Located near the Ernest Hemingway Home and the Southernmost Point is the Key West Lighthouse and Keeper’s Quarters. This lighthouse originally opened in 1848 with a female keeper. Guests can walk up the 88 stairs to get a fantastic view. While you are there, you can also see exhibits that showcase life as a keeper.
Located on Duval Street is the butterfly conservatory, where you can observe and learn about butterflies. Admission is $12 for adults and $8.50 for kids aged 4-12. It’s open 365 days per year and also offers a daily webcam.
As you arrive at the conservatory, you’ll be able to see a short movie about butterflies. Then, you can walk through the conservatory to see butterflies and birds – over 50 different species of them! Kids will definitely enjoy seeing them, and since it’s on Duval Street, it’s a convenient location to shops, Key West restaurants, and other attractions.
Fort Zachary Taylor Historic State Park
This state park offers a beach as well as tours of the historic, Civil War Fort. It’s on 54 acres, and is a great location for a family beach day.
The beach is perfect for snorkeling, swimming, and fishing. Rentals of umbrellas, lounge chairs, rafts, and snorkel equipment is offered. The park charges per vehicle and people in the vehicle. It’s $4.50 for one person, $7 for two people, and $.50 per additional person. If walking or riding a bike, the fee is $2.50 per person.
In addition to the beach, you can also take a guided tour of the fort. They are offered at 11am daily. There are also nature trails, and a cafe that is open daily from 10am to 6pm.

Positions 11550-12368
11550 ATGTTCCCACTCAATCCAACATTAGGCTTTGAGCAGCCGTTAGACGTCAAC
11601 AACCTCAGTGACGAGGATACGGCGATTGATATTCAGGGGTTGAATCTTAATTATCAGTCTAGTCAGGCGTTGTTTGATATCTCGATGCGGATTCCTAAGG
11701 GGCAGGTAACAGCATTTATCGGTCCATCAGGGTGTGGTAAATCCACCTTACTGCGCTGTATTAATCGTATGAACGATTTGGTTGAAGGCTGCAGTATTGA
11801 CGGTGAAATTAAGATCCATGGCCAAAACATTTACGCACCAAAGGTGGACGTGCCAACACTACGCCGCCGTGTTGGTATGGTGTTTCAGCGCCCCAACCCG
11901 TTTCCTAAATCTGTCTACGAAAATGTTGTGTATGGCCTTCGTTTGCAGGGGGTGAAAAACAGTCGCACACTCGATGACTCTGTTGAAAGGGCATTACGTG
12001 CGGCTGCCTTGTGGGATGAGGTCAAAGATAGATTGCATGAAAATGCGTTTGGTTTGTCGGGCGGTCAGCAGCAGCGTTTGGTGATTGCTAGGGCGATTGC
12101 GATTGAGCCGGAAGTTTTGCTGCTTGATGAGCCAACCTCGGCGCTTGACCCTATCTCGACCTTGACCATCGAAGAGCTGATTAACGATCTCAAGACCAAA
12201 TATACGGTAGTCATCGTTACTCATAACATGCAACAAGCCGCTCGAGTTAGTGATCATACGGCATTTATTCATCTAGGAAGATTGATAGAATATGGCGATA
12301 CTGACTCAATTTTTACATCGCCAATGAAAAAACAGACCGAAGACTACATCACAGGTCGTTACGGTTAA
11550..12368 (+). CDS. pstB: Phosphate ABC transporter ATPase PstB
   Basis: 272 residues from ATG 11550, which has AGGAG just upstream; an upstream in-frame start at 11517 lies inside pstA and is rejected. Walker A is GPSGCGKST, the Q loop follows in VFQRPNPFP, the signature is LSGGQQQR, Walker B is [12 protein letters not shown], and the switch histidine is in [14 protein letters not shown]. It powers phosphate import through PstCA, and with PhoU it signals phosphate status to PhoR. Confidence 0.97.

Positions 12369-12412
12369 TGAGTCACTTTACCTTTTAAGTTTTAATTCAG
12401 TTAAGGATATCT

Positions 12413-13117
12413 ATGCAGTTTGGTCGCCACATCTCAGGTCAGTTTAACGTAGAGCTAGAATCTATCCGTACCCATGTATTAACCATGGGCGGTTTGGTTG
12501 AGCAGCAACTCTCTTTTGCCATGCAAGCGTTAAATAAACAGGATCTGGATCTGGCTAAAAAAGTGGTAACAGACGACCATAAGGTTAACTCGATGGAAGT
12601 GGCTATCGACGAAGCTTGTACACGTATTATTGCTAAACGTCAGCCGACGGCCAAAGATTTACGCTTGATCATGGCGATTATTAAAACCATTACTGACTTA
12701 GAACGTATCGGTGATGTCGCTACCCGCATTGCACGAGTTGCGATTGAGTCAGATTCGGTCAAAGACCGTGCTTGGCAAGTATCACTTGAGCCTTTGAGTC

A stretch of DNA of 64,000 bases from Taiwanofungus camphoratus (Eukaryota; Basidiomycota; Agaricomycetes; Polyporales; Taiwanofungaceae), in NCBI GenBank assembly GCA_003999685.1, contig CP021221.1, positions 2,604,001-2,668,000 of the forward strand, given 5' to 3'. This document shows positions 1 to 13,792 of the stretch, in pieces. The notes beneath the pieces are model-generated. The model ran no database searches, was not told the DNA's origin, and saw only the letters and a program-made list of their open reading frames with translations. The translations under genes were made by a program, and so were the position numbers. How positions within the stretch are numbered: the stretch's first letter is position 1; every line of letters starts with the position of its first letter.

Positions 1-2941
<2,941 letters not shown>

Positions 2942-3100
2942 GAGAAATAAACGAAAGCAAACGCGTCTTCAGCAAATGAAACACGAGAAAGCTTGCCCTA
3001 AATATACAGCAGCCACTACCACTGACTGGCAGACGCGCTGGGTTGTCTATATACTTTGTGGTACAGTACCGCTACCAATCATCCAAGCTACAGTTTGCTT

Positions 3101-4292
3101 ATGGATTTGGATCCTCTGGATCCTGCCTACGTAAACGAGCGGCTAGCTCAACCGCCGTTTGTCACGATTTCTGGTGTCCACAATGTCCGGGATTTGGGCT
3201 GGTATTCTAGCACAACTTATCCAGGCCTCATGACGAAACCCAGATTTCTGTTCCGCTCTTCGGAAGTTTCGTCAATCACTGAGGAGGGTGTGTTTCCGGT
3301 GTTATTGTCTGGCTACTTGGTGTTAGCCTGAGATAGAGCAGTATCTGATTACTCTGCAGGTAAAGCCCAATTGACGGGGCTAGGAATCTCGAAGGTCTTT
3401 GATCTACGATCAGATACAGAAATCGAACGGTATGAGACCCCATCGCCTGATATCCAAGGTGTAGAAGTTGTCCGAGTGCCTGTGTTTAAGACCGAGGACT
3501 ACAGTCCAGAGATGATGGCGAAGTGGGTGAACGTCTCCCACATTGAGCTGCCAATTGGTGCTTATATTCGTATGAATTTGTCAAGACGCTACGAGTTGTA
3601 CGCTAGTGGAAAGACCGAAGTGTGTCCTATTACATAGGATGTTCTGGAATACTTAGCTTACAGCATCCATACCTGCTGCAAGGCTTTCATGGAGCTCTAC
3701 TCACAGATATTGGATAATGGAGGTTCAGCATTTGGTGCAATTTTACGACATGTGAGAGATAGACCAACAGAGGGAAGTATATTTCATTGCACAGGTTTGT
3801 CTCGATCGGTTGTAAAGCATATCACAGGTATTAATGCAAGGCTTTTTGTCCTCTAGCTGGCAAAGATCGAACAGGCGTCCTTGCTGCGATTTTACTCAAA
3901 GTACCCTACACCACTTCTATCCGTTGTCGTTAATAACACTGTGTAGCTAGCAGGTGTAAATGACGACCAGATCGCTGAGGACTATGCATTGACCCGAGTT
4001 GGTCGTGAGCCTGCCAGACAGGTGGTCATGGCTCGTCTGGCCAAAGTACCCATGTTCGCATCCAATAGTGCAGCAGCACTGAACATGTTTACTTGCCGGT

Located right by the port is the Key West Aquarium, a public aquarium. It’s open daily from 9am to 6pm. The aquarium is within walking distance of Duval Street and other attractions, so you can definitely combine your visit to the aquarium with other things to do in Key West.
At the aquarium, you’ll find a number of exhibits, including a touch tank, shark exhibit, alligator exhibit, jellyfish exhibit, and sea turtle exhibit.
Tickets are available both online and in person. You’ll get a slight discount by purchasing online. There are also combo tickets offered that include a visit to the aquarium with a visit to the Shipwreck Treasure Museum.
In addition to the Fort Zachary Taylor Historic State Park, there are other public Florida beaches in Key West. These include Dog Beach, Higgs Beach, Rest Beach, Simonton Street Beach, Smathers Beach, and South Beach.
Smathers Beach is one of the largest and most popular. It offers restrooms and shower facilities, as well as free parking and volleyball courts.
In addition to these public beaches, many of the resorts on Key West have private beachfront access. If you want to spend much of your vacation time on the beach, it may be a good idea to look at staying at a resort with a private beach.
Dry Tortugas National Park
Dry Tortugas National Park is located about 70 miles west of Key West. Seven small islands comprise the Dry Tortugas as well as the National Park, but the highlight is Fort Jefferson. In addition to exploring the Fort, there are lots of things to do, including snorkeling, swimming, touring, geocaching, and boating.